4D Archaeology

By Ashmore, Patrick | Antiquity, September 2002 | Go to article overview

4D Archaeology


Ashmore, Patrick, Antiquity


Introduction

By far the commonest absolute date estimates come from radiocarbon ages converted to dates by comparing them with the ages of tree rings of known date. There are still many problems with the technique. The quoted errors attached to most of the dates obtained between 1950 and around 1982 have to be increased by factors between 1.4 and 4 (Baillie 1990; Ashmore et al. 2000). There are plateaux in the calibration curve which mean that some ages correspond to an unacceptably wide range of calendar dates. Many archaeological sites contain pieces of charcoal much older than the main period of activity on them. Many charcoal dates obtained before about 1999 were from bulk samples and some demonstrably reflect mixing of charcoal of very different age, providing a meaningless date somewhere in between (Ashmore 1999a). There is now fairly abundant evidence that dates from poorly preserved bone, whether buried or cremated, can be centuries out. The marine effect, which has been assumed to make all Scottish shell dates 405 years too old, may fluctuate (Harkness 1983; Cook & Dugmore pers. comm.). The bones of people who ate food from marine sources show the marine effect and calculation of the required change to an age measured by a laboratory depends on a measurement of the strength of the marine effect at the time the person lived (Barrett et al. 2000). Some dates from residues on pots seem to represent accurately the time they formed; others for unknown reasons do not.

There are only about 1670 radiocarbon ages from archaeological contexts and artefacts in Scotland between about 8500 cal BC and 0 and only about 1040 from between 0 and AD 1000, around which time historical dates become useful (TABLE 1). Some of those obtained as recently as the past few years are problematical in one way or another. The inadequate number of good dates becomes even more obvious when regionality is taken into account. Scotland has a diverse topography and climate and the capacity of its soils to maintain agriculture varies widely regionally as well as locally. Its cultures undoubtedly varied also (Barclay 2000b). Therefore a date for a type of structure or artefact in one area may not be a very useful guide to the date of a similar structure or artefact elsewhere.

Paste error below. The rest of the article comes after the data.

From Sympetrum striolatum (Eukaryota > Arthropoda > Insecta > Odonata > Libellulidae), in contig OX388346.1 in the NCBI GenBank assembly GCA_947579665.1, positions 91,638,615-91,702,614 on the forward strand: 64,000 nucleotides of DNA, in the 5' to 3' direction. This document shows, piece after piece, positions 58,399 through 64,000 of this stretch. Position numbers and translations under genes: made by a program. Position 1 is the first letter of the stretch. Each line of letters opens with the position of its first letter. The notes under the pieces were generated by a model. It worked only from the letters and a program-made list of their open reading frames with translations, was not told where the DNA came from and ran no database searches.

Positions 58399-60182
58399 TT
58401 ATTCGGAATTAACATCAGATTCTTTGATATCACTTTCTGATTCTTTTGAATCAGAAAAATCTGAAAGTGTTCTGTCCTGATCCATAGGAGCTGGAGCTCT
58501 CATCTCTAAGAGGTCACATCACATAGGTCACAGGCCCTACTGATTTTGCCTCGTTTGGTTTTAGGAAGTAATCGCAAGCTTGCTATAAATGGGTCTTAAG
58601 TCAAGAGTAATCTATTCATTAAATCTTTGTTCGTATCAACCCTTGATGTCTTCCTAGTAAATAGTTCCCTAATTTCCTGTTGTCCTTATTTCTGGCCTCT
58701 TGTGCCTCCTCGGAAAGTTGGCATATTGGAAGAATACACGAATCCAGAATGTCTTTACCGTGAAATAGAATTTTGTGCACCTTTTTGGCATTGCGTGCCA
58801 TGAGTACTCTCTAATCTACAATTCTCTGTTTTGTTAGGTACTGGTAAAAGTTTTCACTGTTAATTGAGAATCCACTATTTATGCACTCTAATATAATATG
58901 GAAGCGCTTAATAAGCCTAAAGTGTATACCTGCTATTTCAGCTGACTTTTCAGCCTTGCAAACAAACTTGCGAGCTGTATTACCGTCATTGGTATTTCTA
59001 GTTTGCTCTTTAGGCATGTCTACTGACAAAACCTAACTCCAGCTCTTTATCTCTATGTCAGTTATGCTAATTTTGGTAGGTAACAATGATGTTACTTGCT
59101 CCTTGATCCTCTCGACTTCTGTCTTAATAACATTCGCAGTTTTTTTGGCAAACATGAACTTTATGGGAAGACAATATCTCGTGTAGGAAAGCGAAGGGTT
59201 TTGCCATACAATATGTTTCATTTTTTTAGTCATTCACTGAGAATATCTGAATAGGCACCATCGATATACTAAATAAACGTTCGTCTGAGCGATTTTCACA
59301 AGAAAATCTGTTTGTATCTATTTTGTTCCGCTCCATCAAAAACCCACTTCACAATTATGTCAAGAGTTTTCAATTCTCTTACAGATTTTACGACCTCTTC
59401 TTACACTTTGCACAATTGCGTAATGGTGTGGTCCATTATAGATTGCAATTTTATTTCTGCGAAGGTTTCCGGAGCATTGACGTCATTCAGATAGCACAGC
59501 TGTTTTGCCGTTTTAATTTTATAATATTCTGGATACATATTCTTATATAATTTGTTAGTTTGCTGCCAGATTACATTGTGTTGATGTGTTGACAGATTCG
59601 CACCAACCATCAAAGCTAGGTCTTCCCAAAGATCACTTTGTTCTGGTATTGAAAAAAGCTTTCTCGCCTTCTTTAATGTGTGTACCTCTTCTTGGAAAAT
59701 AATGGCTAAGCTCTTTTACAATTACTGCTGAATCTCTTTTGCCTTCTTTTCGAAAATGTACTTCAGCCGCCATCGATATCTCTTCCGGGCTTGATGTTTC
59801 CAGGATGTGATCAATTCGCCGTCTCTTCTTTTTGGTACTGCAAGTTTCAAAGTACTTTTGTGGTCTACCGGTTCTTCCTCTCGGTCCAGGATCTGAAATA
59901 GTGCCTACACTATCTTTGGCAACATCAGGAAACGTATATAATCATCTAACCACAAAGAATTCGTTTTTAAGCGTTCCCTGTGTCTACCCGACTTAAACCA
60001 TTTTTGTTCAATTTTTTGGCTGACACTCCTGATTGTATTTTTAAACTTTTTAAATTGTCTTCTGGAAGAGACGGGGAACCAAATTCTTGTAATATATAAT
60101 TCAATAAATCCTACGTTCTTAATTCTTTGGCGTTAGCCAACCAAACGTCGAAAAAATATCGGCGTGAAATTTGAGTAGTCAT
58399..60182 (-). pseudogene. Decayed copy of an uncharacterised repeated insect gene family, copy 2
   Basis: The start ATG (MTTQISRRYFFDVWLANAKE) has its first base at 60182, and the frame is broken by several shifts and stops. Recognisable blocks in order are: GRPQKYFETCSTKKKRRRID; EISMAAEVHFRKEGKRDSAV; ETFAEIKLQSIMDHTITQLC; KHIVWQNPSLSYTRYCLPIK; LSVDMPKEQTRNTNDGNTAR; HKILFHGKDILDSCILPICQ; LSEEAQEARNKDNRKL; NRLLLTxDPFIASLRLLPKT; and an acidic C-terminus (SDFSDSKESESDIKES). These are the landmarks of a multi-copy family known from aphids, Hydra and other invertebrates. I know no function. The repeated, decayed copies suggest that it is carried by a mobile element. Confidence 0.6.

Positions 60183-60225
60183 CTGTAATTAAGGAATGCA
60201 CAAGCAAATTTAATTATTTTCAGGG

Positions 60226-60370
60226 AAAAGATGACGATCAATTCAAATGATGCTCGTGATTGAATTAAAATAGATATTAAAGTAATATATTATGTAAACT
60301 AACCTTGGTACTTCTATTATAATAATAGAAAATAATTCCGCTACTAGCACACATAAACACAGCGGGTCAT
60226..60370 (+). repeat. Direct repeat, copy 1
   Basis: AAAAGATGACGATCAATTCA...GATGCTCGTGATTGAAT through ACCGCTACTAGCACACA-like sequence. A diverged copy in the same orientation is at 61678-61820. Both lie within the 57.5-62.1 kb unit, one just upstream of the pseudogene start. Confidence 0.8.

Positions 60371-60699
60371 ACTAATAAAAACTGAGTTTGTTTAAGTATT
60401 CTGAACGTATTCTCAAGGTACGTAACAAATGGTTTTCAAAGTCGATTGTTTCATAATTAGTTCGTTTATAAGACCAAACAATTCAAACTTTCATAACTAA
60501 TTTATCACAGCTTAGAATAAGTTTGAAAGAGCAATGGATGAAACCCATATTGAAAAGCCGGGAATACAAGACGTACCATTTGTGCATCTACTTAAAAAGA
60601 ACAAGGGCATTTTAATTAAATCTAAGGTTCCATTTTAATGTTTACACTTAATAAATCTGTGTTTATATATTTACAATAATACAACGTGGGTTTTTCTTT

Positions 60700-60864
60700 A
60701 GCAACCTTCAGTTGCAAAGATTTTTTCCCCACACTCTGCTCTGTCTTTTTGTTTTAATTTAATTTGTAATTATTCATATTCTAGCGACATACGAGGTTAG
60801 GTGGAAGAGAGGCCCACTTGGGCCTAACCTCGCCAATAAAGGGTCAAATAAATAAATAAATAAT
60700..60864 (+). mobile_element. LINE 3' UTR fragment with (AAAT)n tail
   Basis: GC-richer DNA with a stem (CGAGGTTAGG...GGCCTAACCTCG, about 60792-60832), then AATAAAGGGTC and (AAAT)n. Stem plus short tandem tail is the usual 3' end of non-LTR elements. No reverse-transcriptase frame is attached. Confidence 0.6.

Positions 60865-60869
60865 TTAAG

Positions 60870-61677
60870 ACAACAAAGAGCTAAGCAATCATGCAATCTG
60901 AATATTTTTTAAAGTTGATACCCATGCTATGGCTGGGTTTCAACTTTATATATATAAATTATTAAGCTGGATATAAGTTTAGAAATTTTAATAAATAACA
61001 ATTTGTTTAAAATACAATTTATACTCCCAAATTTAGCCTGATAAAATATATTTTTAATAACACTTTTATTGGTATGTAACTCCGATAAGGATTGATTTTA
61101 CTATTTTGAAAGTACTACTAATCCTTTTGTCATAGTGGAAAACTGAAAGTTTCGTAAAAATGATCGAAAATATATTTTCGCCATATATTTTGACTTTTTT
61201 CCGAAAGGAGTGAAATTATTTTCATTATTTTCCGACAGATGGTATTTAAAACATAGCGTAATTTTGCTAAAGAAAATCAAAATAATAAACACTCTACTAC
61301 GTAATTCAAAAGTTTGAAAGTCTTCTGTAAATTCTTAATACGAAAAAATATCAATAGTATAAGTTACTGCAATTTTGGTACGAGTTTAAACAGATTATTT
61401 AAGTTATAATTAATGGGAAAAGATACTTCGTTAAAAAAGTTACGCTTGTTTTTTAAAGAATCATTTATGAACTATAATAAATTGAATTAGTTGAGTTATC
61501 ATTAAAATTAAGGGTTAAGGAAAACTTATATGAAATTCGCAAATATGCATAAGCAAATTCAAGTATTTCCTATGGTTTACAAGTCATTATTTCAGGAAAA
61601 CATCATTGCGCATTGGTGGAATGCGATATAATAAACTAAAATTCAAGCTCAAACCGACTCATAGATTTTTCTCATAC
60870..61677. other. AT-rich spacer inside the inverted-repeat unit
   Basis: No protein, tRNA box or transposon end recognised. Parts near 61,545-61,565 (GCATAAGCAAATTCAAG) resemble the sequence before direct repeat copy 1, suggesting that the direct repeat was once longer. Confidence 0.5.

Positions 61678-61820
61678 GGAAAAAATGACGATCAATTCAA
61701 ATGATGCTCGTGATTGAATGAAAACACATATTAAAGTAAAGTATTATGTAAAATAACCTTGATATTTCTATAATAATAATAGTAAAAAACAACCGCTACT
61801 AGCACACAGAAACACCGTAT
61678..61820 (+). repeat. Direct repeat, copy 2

On the other hand, there have been some encouraging basic developments over the past few years. The excellent OxCal programme has made manipulation of groups of dates fairly easy (Bronk Ramsey 2000). The 1998 calibration curve is of high quality back to nearly 12,000 years ago and useful back to nearly 14,500 years ago (Stuiver et al. 1998). The bio-apatite fraction from highly cremated bone appears to provide consistently credible ages for a range of Irish and Scottish samples (Lanting & Brindlay 1998). SURRC has started a programme of dating matched samples of marine and terrestrial material to see whether the marine effect did fluctuate, and if so, by how much (Gordon Cook pers. comm.) Historic Scotland now pays only for single entity archaeological dates (Ashmore 1999a). It prefers to obtain large numbers of dates with more than one from individual contexts, vastly improving understanding of what the dates really mean. Re-dating of classic sites has helped to resolve some long-standing arguments.

Some dating issues

In what follows I have space to illustrate only a few of the Scottish dating issues illuminated by recent dates. I shall avoid some of the exciting developments discussed elsewhere in this Special section.

One prominent issue of the past few years has been whether a settled way of life evolved before farming reached Scotland (Finlayson 1999). The numbers of dated hunter-gatherer sites per century south of Inverness does increase sharply around 4500, reaching a peak and then dropping off dramatically at about 4200 cal BC (Ashmore forthcoming). But the evidence from the only extensive and relatively well dated regional study, Scotland's First Settlers, in Skye and the adjacent islands and mainland, does not so far show the same pattern (Cressey et al. …

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